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Artist Rene Yung gives a voice to Chinese immigrants past and present

Rene Yung, by Lisa Strong


Multimedia artist Rene Yung was born in Hong Kong and immigrated to the Bay Area when she was 14 years old. For the past decade, she's been dedicated to uncovering the hidden history of early Chinese immigrants in the American West with her multi-platform art and storytelling project Chinese Whispers.

The project's new stage show “Golden Gate” combines the stories of 19th century Chinese immigrants with those of recent immigrants living in San Francisco’s Chinatown. Yung spoke with KALW’s Jen Chien about exploring history that’s hidden right under our noses, and the importance of letting ordinary people speak for themselves.


YUNG: He felt like when he walked out in the street, a zipper has been zipped across his mouth. You know, he just can't communicate. And the early immigrants must've really felt like that.

Chinese Whispers presents “Golden Gate”, Friday, March 18, through Sunday, March 20, at the Southside Theater at Fort Mason Center.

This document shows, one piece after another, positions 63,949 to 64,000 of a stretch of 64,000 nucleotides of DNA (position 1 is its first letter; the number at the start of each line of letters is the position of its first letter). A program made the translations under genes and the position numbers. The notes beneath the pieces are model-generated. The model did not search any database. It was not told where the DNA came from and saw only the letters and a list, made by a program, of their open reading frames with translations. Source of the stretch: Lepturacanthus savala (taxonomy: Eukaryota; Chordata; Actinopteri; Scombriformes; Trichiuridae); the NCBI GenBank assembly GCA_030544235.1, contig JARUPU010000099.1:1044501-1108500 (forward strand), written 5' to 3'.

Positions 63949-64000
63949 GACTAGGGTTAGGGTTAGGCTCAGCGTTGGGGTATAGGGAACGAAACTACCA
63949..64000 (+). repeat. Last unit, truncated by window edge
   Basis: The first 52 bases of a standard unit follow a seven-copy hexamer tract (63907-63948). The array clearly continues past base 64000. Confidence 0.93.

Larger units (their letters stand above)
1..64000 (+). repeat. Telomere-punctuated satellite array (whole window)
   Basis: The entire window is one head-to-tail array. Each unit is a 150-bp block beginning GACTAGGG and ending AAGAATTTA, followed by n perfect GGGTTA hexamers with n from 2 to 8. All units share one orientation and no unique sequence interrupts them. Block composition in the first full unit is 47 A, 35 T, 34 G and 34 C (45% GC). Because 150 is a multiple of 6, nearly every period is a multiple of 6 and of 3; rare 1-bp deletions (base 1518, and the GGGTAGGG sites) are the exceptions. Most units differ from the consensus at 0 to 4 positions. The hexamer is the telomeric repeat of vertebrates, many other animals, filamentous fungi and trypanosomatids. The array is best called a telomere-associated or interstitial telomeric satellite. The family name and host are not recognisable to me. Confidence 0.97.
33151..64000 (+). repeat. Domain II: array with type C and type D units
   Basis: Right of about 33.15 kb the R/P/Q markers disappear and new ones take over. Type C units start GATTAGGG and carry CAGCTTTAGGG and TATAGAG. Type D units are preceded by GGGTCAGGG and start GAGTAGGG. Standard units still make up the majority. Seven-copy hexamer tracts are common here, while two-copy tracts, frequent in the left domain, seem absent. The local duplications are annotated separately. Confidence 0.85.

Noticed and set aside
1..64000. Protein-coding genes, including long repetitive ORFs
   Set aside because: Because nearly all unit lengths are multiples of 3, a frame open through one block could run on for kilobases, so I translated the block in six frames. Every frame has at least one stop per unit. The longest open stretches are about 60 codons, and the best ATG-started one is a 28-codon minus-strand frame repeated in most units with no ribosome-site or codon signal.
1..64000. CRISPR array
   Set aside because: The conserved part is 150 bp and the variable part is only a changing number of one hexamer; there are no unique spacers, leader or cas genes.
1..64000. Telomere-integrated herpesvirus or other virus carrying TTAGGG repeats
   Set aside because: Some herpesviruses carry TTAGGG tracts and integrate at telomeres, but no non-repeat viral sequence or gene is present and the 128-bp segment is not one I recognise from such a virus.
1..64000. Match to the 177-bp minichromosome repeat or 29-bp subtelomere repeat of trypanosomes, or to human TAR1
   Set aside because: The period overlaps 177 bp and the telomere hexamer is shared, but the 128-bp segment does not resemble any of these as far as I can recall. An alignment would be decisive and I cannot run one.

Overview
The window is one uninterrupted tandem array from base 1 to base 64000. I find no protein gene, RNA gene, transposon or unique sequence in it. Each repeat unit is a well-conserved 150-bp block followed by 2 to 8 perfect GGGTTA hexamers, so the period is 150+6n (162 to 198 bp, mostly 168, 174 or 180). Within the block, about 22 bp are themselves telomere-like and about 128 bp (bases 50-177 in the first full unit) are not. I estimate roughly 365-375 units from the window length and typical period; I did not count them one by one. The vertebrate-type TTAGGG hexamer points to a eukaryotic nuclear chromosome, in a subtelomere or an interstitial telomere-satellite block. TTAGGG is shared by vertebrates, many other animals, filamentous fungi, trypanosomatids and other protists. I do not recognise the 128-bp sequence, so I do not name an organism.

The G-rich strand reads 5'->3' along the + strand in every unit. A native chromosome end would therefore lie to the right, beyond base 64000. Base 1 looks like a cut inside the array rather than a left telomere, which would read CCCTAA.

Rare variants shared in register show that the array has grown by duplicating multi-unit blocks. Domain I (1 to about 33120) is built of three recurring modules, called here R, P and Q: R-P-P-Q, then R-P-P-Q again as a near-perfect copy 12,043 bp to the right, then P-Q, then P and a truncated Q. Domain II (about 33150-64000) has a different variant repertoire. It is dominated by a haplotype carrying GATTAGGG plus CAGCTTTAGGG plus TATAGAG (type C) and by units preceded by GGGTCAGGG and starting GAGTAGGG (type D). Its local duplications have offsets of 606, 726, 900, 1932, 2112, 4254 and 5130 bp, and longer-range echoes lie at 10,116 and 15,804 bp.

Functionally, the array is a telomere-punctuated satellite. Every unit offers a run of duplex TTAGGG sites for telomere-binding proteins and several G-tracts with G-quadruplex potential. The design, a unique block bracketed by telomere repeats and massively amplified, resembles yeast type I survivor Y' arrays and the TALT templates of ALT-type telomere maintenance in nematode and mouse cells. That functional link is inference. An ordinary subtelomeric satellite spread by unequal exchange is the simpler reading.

Jen Chien was the managing editor for Crosscurrents and KALW News from 2016 to 2018. She has been a contributor to All Things Considered, Radio Netherlands Worldwide, BBC/PRI’s The World, Making Contact, SF Public Press, East Bay Express, New America Media, and KPFA in Berkeley, where she took part in the First Voice Apprenticeship Program. She is the recipient of the 2013 Outstanding Emerging Journalist Award from the Society of Professional Journalists of Northern California. She holds a BA in American Studies from Smith College, and an MA in Interdisciplinary Performance from New College of California. Before entering the field of journalism, she had a successful career as a professional dance and theater artist, teacher, and massage therapist.